She nods her understanding. “I’m sorry.”

Without another word, he holds his hand out to her, palm up. She extracts the key and hands it to him.

“I’ll take her back down,” he says, his eyes snapping to mine.

Mia shuffles, dismissed but uncertain. Finally, she comes to a decision and bolts, leaving me there alone with him.

I’m fine with that. Relieved, really. I don’t even mind when he claims my arm, dragging me down the steps with far more force than is necessary.

When we get back to the cell, he looks at the new additions and scoffs bitterly. “They’re trying to make you comfortable.”

“They understand I’m not the enemy,” I say carefully.

“You come here to kill me for the rival family—how does that not make you the enemy?” he snaps.

My eyes search his face, noting unfamiliar dark smudges under his eyes. “Are you sleeping?”

He doesn’t answer me. If anything, voicing even a hint of concern seems to ignite fresh fury behind the depths of his brown eyes.

“Stop acting like you give a fuck, Meg. Stop lying. Just stop.”

“No,” I shoot back. “I’m not lying. I do care about you. I won’t pretend not to so you can justify this,” I say, gesturing around my cell.

“Justify this?” he asks, his eyebrows rising. “Sweetheart, I don’t need to justify anything.” He steps inside the cage with me, and despite myself, I take a step back. The movement makes him smile. “There’s no point running from me, Meg. Where are you gonna go?”

He has me back up against the cement wall now, and still he advances. Roughly grabbing my chin, he forces me to look at him when I try to look down.

“You think Salvatore will come save you?” he asks lowly. “You think if you just buy yourself enough time, he’ll come riding to your rescue?”

“I’ve already told you,” I say, pausing, furious at the wobble in my voice. Trying again, I open my mouth, but he stops me with a shake of his head. I stop, but I add, “I’m not lying to you, Mateo.”

“Who sent you that first night?”

“Antonio Castellanos,” I reply, without hesitation.

His eyebrows jerk upward, like he didn’t expect me to say that. Confusion registers for a split second, but it’s gone just as quickly, replaced by his cool anger.

I go on. “Rodney owed him money. When he died, Castellanos came to my house, threatened my daughter, told me Rodney’s debt was mine now. Told me he didn’t want money, he wanted a favor. He set all that up for me to meet you. I was supposed to do what I had to do—get a drink, go home with you—to find an opportunity to slip that shit in your drink. I never wanted to, and when we were having such a good time…” I trail off, still holding his gaze. “But then, even though it obviously wasn’t your intention, you solved that problem for me. You brought me and Lily under your protection. He wasn’t going to come after me in your house—he would never have needed me to begin with if he’d do that. And since then I have never misled you. None of it was fake. I wasn’t playing you. I wanted to tell you, just so there were no lies between us, but then you told me about Beth. You gave me this necklace, this warning, and I just couldn’t. I thought since you were planning to kill Antonio anyway, the problem would resolve itself and you’d never have to know.”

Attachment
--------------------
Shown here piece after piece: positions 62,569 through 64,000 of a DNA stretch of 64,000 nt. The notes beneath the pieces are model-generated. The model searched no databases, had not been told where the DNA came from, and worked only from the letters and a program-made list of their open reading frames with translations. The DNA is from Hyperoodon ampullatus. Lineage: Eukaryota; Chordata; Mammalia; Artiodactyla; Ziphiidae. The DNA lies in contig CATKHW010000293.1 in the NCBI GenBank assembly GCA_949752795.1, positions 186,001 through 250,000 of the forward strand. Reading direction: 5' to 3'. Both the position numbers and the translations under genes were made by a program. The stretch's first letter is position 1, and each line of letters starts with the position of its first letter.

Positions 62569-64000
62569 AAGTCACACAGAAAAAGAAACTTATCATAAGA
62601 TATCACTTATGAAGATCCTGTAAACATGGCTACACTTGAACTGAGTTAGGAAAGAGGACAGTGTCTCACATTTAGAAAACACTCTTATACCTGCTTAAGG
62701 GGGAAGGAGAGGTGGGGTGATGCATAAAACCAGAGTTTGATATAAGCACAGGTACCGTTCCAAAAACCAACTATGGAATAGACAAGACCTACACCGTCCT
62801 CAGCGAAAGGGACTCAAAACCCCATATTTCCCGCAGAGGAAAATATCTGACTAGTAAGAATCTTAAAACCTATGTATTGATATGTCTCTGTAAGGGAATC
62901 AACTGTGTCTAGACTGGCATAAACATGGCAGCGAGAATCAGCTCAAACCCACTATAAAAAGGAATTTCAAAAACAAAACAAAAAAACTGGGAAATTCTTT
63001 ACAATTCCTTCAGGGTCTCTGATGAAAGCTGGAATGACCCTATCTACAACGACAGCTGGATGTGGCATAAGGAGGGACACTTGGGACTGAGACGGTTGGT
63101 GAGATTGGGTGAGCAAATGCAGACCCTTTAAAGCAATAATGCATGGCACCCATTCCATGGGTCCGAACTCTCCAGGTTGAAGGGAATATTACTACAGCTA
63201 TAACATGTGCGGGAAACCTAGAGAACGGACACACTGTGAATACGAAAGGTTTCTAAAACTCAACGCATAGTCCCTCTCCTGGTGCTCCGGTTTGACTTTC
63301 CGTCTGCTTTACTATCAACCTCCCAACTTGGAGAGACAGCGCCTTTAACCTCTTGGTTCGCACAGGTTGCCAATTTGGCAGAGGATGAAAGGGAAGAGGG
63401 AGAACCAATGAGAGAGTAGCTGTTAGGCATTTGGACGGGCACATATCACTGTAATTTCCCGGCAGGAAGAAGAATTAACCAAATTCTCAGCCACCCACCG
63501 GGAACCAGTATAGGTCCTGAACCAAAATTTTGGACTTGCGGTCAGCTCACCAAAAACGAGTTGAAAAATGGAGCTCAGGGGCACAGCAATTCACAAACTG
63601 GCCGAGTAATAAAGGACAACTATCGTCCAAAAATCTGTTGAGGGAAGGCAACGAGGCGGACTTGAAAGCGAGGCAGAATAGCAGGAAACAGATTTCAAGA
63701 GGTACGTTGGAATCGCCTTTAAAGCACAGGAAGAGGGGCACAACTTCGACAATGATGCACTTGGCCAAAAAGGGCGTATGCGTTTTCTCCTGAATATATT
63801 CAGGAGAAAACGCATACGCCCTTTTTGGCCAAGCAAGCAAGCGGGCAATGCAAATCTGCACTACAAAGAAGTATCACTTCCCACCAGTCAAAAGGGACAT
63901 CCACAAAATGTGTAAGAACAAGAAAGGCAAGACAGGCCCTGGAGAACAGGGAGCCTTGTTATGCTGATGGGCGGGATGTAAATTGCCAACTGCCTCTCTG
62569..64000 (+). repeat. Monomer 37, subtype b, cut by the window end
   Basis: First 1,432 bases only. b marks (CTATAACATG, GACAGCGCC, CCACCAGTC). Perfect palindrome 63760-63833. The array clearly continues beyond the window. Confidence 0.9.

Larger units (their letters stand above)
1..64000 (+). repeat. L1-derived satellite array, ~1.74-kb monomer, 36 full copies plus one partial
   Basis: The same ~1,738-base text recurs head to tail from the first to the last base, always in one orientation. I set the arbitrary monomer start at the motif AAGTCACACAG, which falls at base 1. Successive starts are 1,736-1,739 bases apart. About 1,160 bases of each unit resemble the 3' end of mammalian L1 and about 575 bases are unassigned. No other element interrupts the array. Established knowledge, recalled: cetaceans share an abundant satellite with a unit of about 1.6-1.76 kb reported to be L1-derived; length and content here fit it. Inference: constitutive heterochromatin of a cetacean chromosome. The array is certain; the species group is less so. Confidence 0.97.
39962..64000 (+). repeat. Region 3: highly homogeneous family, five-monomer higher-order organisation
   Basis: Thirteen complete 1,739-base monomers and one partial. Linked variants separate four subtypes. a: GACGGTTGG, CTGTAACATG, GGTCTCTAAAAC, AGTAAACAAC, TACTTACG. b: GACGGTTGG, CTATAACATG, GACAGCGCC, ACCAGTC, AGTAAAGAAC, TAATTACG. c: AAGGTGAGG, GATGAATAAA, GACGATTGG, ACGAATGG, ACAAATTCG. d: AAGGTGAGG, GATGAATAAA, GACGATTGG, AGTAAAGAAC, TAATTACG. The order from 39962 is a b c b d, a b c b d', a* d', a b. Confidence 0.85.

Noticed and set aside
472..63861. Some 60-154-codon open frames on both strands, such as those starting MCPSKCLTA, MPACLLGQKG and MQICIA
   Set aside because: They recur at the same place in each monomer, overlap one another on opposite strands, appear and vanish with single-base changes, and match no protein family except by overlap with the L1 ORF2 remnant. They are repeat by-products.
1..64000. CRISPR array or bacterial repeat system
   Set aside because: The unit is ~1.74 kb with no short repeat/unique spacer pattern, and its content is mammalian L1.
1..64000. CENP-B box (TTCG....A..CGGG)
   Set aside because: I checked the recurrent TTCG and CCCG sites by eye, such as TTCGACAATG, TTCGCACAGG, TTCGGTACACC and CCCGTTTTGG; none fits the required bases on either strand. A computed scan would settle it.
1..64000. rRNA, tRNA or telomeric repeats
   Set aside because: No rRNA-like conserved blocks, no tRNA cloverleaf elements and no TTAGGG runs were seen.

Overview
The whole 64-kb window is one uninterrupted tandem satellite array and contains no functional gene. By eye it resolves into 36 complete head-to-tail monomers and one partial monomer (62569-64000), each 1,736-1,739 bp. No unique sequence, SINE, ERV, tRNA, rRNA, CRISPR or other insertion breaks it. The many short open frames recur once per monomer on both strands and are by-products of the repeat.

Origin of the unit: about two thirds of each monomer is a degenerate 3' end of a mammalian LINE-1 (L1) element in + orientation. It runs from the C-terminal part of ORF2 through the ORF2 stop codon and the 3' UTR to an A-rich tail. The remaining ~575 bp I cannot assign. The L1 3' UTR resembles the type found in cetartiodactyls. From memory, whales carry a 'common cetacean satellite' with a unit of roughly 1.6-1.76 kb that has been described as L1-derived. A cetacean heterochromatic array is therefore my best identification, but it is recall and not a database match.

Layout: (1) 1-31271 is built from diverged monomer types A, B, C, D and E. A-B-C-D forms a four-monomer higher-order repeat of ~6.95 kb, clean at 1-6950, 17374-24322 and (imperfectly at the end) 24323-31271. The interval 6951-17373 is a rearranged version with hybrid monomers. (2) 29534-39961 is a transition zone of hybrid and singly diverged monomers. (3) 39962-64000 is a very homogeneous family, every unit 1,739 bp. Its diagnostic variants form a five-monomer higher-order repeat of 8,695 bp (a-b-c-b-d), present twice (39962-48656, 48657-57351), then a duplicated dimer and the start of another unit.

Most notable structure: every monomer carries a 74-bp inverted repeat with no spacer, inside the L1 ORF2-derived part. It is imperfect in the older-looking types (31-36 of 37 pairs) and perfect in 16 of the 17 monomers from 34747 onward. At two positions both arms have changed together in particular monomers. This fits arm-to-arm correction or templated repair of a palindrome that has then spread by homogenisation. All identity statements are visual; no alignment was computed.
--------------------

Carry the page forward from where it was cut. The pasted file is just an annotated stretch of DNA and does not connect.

“Did you tell him that?”

I frown, confused. “Tell who what?”

“Did you tell Salvatore I planned to kill his father?”

I can only gape, searching his face for any sign of softening. There’s none. My truth landed on deaf ears.

“Didn’t you just hear me?” I whisper.

“I did,” he says easily. “I’ve also read the text messages between you and Salvatore Castellanos. Women lie; those text messages don’t. I’ll repeat myself one more time: did you tell him—?”

“No! Of course I didn’t. Mateo, I didn’t.” I’m shaking my head, reeling from my own powerlessness, but terrified he’ll do something impulsive with the wrong information he has. This is bigger than us, if he’s thinking like that. Bigger than me. There’s a whole operation, two families stretched out over this city, and every single one us would be impacted by a wrong action.

Reaching a hand toward him, I touch his face, a tender shadow of his harsh grip on mine. His grip loosens at the brush of my fingers against his jawline, but his expression doesn’t change.

“I don’t think you’re paranoid,” I begin, pausing as I try to consider my next words. “I understand that you have to look over your shoulder, that trust is maybe the most costly thing you can give a person. I get that. But I need you to believe me when I tell you, I told that man nothing about you. Nothing. I didn’t tip him off, I didn’t warn him, I would never do that to you. I would never betray your trust that way. Never.”